Omnitracs Sues Motive Technologies for Patent Infringement

Company Alleges Motive Copied Its Products and Patents, and Sold Its Technologies
Omnitracs booth
An Omnitracs booth at an industry show. (John Sommers II for Transport Topics)

[Stay on top of transportation news: Get TTNews in your inbox.]

Motive Technologies Inc. in a Dec. 6 legal filing attacked the legal standing of a technology patent infringement lawsuit filed against it by Omnitracs that alleges Motive for years copied Omnitracs products and patents, and leveraged information from former Omnitracs employees in development of its product line.

“For over three decades, plaintiffs have invested hundreds of millions of dollars in cutting-edge safety and fleet technologies that have transformed the fleet management and telematics industries,” Omnitracs said in the Oct. 13 lawsuit, in which Omnitracs technology partners XRS Corp. and SmartDrive Systems are also named as plaintiffs. “That investment has resulted in a variety of innovative hardware and software solutions, including artificial intelligence, driver safety, and vehicle dispatch technologies.”

“Today, Motive offers fleet management, safety and compliance software applications and in-vehicle telematics hardware,” the lawsuit said. “Rather than design and develop its own services and technologies to provide legitimate competition to plaintiffs, Motive has taken shortcuts and used the innovative technologies designed, developed and patented by plaintiffs.”

The suit continued, “Plaintiffs bring this lawsuit to protect their intellectual property investments and to hold Motive accountable for its willful infringement. Motive’s actions have caused harm to plaintiffs, as alleged below, by incorporating plaintiffs’ patented technologies into Motive’s products.”

The allegations center specifically on 11 patents.

In its response, Motive denied the allegations and asked the court to dismiss the case.

Motive logo

“Plaintiffs’ infringement allegations using the XRS patents fail as a matter of law because the accused product cannot meet the XRS patent claims,” Motive wrote. “Second, plaintiff’s allegations of willfulness and indirect infringement do not meet established pleading standards set forth by the federal circuit.” Motive further stated that two of the “asserted patents” are ineligible for protection under federal patent law.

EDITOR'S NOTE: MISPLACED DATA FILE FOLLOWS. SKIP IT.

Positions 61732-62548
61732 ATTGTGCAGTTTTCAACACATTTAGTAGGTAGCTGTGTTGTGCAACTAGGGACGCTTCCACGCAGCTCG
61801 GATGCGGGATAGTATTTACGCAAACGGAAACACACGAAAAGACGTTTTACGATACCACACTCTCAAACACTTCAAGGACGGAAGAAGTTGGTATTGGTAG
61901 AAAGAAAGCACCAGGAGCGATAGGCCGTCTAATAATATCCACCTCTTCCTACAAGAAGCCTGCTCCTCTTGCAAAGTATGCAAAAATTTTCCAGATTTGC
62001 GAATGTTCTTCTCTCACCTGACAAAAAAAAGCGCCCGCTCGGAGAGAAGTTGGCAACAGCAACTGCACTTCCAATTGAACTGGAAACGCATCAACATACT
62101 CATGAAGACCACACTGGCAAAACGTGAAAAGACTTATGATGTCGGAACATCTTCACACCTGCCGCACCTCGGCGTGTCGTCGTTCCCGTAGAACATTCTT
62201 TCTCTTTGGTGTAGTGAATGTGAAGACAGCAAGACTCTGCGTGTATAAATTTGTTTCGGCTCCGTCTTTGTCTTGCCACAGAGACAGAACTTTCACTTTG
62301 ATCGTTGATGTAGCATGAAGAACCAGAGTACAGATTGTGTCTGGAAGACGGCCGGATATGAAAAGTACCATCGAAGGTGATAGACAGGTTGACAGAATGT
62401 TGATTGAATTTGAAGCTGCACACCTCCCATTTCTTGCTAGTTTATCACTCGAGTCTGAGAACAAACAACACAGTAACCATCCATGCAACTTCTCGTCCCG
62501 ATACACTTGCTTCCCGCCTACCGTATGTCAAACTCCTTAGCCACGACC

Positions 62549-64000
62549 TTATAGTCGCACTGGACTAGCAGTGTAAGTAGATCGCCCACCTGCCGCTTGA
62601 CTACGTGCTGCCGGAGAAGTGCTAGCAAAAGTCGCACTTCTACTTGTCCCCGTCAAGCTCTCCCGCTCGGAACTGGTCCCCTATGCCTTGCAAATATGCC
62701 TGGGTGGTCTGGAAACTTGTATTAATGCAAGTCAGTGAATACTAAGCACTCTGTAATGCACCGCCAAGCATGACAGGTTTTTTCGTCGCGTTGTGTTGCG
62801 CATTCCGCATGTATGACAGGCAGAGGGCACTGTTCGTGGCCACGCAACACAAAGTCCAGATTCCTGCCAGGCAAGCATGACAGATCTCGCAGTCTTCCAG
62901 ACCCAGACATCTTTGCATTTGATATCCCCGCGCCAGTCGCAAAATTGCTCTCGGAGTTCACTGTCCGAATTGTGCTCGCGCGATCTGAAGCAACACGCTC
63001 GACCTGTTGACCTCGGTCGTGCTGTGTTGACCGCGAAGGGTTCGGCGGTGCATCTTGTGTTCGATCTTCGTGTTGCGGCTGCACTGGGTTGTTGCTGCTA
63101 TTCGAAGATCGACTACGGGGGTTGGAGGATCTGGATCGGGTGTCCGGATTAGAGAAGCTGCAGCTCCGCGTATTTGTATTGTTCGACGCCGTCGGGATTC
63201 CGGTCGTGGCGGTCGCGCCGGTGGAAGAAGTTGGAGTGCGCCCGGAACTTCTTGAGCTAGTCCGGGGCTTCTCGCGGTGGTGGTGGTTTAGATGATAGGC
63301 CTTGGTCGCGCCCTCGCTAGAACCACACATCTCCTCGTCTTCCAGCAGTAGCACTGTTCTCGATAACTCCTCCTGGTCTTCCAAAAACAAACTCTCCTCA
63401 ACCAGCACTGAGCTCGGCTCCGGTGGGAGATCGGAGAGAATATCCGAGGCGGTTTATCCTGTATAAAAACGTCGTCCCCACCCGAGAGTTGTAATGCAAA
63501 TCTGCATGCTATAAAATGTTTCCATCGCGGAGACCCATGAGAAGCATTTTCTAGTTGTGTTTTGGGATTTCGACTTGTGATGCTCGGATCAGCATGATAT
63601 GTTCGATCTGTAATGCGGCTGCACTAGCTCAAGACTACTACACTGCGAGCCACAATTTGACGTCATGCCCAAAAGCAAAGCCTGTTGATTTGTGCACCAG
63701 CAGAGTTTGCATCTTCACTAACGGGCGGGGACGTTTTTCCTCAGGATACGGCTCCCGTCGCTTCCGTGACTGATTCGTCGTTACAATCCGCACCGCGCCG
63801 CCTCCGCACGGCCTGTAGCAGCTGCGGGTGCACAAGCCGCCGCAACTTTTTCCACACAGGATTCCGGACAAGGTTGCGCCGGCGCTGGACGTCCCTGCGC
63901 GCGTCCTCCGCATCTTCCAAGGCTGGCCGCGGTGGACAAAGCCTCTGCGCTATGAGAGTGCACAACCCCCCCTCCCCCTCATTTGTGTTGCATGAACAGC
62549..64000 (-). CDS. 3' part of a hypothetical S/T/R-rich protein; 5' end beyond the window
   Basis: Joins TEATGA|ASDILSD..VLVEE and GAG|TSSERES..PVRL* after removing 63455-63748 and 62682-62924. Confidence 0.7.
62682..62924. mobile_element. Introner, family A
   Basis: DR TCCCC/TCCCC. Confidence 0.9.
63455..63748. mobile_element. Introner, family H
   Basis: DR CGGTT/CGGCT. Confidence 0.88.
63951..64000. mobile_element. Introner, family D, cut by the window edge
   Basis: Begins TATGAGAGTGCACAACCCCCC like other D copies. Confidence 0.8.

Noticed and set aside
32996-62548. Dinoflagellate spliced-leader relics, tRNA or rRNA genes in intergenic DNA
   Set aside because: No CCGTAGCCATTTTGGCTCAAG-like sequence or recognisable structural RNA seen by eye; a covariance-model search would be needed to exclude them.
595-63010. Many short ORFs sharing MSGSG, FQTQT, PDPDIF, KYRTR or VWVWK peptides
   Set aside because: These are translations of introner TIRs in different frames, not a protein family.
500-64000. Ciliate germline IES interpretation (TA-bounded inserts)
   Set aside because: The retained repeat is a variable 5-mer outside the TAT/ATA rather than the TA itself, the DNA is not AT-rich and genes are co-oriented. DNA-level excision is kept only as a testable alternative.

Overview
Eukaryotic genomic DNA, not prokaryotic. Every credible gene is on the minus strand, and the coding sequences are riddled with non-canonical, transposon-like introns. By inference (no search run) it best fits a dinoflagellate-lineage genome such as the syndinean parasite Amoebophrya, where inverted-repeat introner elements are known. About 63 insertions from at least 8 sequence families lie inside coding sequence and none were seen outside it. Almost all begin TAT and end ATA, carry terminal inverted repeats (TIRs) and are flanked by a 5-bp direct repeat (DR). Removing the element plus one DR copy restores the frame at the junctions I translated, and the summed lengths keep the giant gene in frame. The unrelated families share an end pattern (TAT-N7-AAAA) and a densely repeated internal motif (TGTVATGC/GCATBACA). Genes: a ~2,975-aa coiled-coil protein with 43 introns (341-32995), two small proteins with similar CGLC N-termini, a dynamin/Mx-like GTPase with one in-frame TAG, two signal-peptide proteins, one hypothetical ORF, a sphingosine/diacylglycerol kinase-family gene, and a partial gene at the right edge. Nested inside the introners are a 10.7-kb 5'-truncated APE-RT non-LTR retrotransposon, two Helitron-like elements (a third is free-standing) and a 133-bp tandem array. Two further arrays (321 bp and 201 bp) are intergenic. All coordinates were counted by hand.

“There are no viable mechanisms for plaintiffs to cure the latent defects in their allegations,” Motive said of the claims.

In its lawsuit, Omnitracs alleged that in December 2015, Motive (then known as KeepTruckin) hired Dan Fuglewicz, a senior engineering director, from XRS.

Omnitracs logo

“Mr. Fuglewicz is listed as an inventor on several patents at issue in this case,” Omnitracs alleged. “Upon hiring Mr. Fuglewicz, Motive immediately began using XRS’s technology to develop new and improved products to gain a larger share of the fleet management market — products Motive continues to market and sell to this day.

“Motive’s employment of Mr. Fuglewicz enabled Motive’s rapid development and marketing of the accused products, despite its much later arrival in the fleet management industry. If Motive’s improper copying and use of plaintiffs’ technologies allows it to avoid what is needed to develop new products, other companies will be encouraged to simply copy others’ proprietary technologies rather than hire their own engineers, invest in innovation, and develop new technologies independently and organically.”

Motive responded that the plaintiffs fail to “allege any facts showing Mr. Fuglewicz informed Motive of the XRS patents, much less had knowledge of any alleged infringement of the XRS patents.”

Want more news? Listen to today's daily briefing above or go here for more info

Omnitracs said it attempted to resolve the infringement issues directly with Motive through communications and correspondence with Motive executives and counsel.

“Plaintiffs sent Motive a letter raising its concerns that Motive was using its technology without permission, specifically identifying the ’873 patent, and discussed the issues with Motive in person,” the lawsuit said. “Thus, Motive has been on notice of these infringement allegations since at least July 2018, if not sooner. Despite knowing of plaintiffs’ infringement allegations, Motive did nothing and continued to infringe plaintiffs’ patents and technologies.”

Omnitracs called on the court to conduct a jury trial.